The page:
December 10, 2013

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Like a Virus

Written by Ken Lowery
Illustrated by Robert Wilson IV and Jordan Boyd
Self-Published

A young woman named Felicity investigates a haunting in New Empire that's been overlooked but holds a close connection to her heart in this tragic ghost story that features real emotions and treats a sensitive subject with dignity and respect.

The thing that catches you about Like a Virus is how ordinary the world seems at the beginning, and only once you've got a chance to look around do you find out that there's a mystical element to the proceedings. It's not until page four that we learn why the woman we come to know as Felicity is interested in this section of New Empire, and another page after that to find that paranormal happenings are common enough that the city has ghost hunters (plural) and that even one as frequent as a recurring death scene is too small-fry for them to handle.

It's great, subtle world-building that combines well-timed scripting from Lowery with Wilson IV's visuals that show the kind of place Felicity and our soon-to-be-discovered ghost live in without being obvious about it. We see the subways and common folks on the cars and passers-by on the street and we know that this is a dense residential area filled with people you'd see in such a place.

Having established that, we move focus to Felicity and the ghost, a woman named Marie who committed suicide and has damned herself to repeating her sin over and over again, every week. Marie's guilt doesn't even need to be vocalized for the intelligent reader to pick up on it--just look at the scenes where she's lovingly polishing a cross and then almost recoiling at the touch.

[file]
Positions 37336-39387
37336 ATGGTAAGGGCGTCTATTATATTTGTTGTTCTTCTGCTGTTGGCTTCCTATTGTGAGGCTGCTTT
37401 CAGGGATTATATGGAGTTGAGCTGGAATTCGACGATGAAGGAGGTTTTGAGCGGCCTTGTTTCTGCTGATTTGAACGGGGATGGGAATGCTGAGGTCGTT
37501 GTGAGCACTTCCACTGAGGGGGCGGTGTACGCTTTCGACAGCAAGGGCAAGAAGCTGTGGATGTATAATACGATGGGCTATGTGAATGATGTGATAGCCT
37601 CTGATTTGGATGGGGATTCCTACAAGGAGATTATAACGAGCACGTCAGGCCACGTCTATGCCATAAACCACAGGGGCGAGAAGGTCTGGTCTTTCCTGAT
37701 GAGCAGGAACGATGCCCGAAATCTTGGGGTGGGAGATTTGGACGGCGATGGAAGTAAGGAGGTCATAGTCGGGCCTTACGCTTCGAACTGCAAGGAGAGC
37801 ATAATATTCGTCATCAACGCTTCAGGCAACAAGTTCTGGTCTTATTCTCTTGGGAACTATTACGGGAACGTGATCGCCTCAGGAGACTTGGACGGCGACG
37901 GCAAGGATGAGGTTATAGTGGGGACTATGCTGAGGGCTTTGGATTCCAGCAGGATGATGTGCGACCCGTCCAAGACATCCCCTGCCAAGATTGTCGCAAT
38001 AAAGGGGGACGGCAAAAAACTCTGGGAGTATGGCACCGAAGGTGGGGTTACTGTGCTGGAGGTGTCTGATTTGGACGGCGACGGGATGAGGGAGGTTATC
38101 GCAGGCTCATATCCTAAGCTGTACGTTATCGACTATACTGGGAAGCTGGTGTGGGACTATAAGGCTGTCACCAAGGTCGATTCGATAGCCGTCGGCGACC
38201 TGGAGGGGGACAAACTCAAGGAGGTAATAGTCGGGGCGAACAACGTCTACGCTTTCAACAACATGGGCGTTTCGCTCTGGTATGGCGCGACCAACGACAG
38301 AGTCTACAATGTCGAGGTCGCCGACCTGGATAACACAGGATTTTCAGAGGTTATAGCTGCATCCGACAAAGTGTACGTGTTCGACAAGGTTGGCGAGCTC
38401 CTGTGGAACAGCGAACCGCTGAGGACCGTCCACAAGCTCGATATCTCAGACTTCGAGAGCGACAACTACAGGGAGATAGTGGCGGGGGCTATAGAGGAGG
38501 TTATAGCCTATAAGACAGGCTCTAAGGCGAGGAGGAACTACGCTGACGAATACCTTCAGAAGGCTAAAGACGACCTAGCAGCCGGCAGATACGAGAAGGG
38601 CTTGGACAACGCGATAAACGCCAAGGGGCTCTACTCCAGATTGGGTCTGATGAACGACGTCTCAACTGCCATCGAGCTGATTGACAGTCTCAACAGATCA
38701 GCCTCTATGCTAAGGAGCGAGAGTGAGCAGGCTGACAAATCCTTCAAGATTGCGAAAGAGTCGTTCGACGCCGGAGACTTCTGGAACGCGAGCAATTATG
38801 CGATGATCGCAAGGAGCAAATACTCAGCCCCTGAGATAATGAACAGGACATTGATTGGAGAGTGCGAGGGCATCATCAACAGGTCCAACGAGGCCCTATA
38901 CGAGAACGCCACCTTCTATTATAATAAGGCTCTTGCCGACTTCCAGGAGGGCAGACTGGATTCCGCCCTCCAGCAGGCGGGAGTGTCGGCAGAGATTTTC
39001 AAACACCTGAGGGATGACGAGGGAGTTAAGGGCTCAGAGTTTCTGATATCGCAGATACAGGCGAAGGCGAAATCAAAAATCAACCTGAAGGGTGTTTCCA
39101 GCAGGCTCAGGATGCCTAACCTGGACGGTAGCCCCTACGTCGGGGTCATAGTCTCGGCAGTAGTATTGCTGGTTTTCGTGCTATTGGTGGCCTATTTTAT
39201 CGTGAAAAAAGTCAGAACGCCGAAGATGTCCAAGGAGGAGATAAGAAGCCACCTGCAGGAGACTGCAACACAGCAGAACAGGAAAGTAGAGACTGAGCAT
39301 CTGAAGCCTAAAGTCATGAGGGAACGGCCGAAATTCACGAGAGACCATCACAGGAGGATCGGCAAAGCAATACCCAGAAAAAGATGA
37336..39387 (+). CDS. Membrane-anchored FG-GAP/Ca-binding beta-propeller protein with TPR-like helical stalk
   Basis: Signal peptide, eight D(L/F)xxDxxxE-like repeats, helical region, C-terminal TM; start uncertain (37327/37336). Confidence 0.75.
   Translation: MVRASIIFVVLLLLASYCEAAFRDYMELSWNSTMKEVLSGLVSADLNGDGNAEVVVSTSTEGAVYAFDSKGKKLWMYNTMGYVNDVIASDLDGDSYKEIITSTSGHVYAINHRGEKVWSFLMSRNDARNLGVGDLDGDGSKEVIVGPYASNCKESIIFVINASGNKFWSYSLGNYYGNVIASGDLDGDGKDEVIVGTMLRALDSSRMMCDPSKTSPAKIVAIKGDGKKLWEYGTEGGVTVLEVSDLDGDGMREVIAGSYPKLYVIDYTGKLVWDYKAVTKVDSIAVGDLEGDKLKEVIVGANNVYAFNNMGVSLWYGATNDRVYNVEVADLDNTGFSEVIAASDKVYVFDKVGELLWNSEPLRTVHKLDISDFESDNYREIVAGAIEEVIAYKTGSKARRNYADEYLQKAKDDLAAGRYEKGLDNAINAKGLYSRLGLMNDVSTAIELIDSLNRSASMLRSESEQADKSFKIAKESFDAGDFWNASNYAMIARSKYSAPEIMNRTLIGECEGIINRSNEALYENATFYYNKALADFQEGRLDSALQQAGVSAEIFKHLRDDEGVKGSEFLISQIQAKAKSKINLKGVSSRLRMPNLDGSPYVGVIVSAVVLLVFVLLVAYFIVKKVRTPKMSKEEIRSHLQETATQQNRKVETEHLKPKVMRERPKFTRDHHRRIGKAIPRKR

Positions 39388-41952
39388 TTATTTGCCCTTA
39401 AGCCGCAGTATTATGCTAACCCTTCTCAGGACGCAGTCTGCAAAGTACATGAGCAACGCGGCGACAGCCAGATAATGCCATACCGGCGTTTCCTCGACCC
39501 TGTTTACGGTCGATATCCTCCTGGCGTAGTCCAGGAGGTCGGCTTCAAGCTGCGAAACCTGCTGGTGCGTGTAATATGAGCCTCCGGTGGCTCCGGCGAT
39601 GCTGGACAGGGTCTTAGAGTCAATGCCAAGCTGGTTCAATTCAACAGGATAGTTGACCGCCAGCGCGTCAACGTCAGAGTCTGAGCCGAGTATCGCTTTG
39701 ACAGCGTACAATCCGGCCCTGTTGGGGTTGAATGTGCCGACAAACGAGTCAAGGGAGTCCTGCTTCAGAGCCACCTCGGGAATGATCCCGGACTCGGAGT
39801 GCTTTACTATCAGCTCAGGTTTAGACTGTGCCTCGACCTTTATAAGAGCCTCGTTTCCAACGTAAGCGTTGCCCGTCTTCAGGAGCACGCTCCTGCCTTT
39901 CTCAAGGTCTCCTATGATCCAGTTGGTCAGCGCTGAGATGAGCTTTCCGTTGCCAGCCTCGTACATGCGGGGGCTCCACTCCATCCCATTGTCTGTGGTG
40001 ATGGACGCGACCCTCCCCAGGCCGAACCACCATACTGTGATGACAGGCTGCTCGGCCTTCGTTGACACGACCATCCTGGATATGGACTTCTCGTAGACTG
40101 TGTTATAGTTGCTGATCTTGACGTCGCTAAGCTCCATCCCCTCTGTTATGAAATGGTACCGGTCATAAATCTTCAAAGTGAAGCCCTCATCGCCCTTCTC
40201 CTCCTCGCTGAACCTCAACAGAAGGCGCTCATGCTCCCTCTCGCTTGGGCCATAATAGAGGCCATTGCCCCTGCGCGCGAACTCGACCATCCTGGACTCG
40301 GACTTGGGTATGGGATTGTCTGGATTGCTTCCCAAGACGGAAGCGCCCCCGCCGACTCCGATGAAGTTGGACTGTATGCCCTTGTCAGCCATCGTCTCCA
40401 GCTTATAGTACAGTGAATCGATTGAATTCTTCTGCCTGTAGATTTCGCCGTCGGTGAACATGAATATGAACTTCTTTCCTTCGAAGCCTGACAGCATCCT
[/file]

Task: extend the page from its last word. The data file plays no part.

Once our main characters meet, they engage in dialogue that shows how hard this situation is for both of them. Lowery has them dance around the point, coming at it slowly, reluctantly. Meanwhile, Wilson IV makes the choice of not focusing on Marie as she tells her story. Instead, most of the panels concentrade on Felicity's reactions, as she studies the scene of Marie's "sin." There are no dramatic close-ups or overwrought images showing the pain of a life lead differently from expectations. By playing against the traditional way you'd see this kind of story, Lowery and Wilson IV give it more impact and help to differentiate it from similar narratives.

By the time we reach the conclusion, we find out just why Felicity is so interested in helping Marie. As with the rest of the comic, this is given a soft touch but anyone who has made, considered, or known a person involved in a suicide attempt will see the power in just playing it straight. All we need are the facts--and Felicity's arm--laid bare to understand. The difference between life and death can be as simple as a person offering to help, as Marie and Felicity show. Now Felicity tries to do in death for Marie what wasn't done in life, and we're left guessing as to whether she succeeds.

Like a Virus is such a well-done comic in terms of its plot and pacing. Combined with Wilson IV's distinctive visuals, such as his large, square eyes and the coloring of Jason Boyd, it's an amazing combination. Boyd gives things an overall drab look, so when bright images occur, like the outside world from Marie's window or the cross, it pops against the rest. He makes Marie feel like she's not all there, but doesn't resort to trickery to show she's a ghost. He works with, not against, Wilson IV's designs that are exacting in their details.

I really enjoyed Like a Virus as both a comic story and a way to talk about the feelings of desperation that come from regretting decisions made in life. It's a personal story, as noted in the end materials, and those often make the best comics. This one is special, and is highly recommended.